golden flower. Four members of the outgoing
parliament had the same name. This is rough on the phone company,
which still organizes the phone book by first names.
Soon after the president’s speech on names, Serjee, a bookish man with huge, black-framed eyeglasses, set to work amassing a genealogical encyclopedia of Mongolian tribal names, spending hours in his office on the second floor of the national library, which was built by Japanese prisoners of war held after World War II. Mongolians, he explained, began keeping records of family names as early as the 8th century. Traditionally, last names were passed down orally, with each family member required to memorize seven generations of a clan’s genealogical chart.
Some went further. For instance, the family tree of a descendant of Ghenghis Khan, Sholoi Khan, stretched back 350 years and contained 11,960 people. But after the revolution, many family trees were destroyed or forgotten, especially in the cities. Serjee estimates that as many as 60 percent of Mongolia’s people, including cosmonaut Guragchaa, do not know their last names. Those in the countryside fare better, he said.
Herders in the countryside know two things well, he
They have a keen eye for animals; they know which one belongs
to whom. And they know people. Who was this son, and where he was born
and what he did. . . . Not like a lot of intellectuals who went to
school and have problems with memory and eyesight.
Serjee’s job was archaeology of sorts. He traveled to all of Mongolia’s counties and provinces, checking local records and conferring with wizened elders. After seven years of work, he retrieved 1,260 last names. When he published a small pink booklet last year offering advice on choosing a last name, it sold out immediately.
Serjee said it took him a long time to discover his own family’s name. His parents did not know. He traveled to his hometown and asked the elderly there. He finally found it: Besud.
Some popular last names these days, Serjee said, are clan names—the eagle clan, the crow clan, the camel breeder clan, along with clan names for doctors, teachers and hunters. There is no clan name for lawyers.
But the big winner so far is Borjigin, the tribal name of Genghis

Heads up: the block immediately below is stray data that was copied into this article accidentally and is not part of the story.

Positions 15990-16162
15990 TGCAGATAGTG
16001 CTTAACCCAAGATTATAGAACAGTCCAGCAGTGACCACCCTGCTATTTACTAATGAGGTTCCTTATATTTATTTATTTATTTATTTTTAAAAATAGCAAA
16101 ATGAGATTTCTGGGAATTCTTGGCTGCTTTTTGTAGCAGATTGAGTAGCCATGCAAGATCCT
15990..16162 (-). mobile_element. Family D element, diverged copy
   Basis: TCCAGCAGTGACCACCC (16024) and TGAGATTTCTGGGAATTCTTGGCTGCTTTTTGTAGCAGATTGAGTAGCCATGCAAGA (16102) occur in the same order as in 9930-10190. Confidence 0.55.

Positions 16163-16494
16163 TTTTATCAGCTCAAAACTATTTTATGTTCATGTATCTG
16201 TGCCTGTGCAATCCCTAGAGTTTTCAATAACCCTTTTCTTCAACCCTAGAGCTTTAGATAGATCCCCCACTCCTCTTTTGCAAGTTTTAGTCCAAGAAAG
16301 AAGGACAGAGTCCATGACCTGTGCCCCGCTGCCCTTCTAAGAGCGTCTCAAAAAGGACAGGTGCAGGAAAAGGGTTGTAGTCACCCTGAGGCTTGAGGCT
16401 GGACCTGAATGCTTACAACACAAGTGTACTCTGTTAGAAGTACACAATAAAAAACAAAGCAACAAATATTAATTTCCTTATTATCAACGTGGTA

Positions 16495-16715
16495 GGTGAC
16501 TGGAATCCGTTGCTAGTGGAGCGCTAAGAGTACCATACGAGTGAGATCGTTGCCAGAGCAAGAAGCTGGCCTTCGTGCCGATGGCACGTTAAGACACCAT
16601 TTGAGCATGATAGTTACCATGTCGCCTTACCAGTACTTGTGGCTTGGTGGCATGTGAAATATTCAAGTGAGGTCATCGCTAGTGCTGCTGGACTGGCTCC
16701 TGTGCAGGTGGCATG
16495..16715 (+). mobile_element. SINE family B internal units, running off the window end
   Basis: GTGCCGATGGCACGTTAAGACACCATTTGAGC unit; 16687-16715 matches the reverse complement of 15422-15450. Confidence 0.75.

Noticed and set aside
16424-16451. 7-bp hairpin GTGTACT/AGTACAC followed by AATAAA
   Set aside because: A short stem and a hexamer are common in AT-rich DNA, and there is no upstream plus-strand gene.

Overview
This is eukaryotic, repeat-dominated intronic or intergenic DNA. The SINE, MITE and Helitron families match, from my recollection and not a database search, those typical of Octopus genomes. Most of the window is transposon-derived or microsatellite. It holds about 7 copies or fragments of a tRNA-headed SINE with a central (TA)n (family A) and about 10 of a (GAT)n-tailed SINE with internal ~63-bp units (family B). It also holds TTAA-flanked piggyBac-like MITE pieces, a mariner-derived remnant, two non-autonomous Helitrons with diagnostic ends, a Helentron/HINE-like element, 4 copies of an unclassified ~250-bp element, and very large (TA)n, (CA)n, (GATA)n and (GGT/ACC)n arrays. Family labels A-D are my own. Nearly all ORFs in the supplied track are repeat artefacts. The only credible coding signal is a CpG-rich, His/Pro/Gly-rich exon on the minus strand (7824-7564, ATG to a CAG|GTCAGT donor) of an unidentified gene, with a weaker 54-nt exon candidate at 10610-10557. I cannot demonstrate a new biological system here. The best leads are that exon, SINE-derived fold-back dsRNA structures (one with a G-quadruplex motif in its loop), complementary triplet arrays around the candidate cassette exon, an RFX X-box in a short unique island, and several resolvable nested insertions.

Khan. It means
master of the blue wolf, a reference to
Mongolia’s creation myth in which a blue wolf mated with a
fallow deer to give birth to the first Mongolian. Up to 80 percent of
Mongolians so far are claiming that name, Serjee said.
Another prominent Mongolian who lost his family name is Enkhbayar, the head of the Mongolian People’s Revolutionary Party, which won a landslide victory in July 2 elections, taking 72 out of 76 seats in the Grand Hural. The party is the same organization that instituted the ban on last names, killed Mongolia’s nobility and tried to suppress Mongolia’s past. But it has changed drastically with the collapse of communism; it now touts free-market reform, democracy and a free press.
Enkhbayar, who lost relatives to the Communist purge, said renaming
Mongolians is a good thing.
This is a very important, he said,
even if we all want to be related to Genghis Khan.
Every Man a Khan
Mongolians, free of communism and foreign domination, are finding their roots. Many claim to be descendants of the great Mongol ruler Genghis Khan.
Born in the 1160s, named Temujen. By his teens, his daring raids against neighboring tribes already has impressed the Mongols.
He is proclaimed Genghis Khan, or ruler of all the Turko-Mongol peoples, in 1206.
Between 1209 and 1227, Genghis Khan and his army conquers most of what is now China as well as western Turkistan.
He dies in 1227 of an unknown ailment in northern China. His body is carried back to Mongolia, where it is buried in a secret place.
His sons and grandson expand the empire until it reaches from Korea to Hungary in the late 1200s.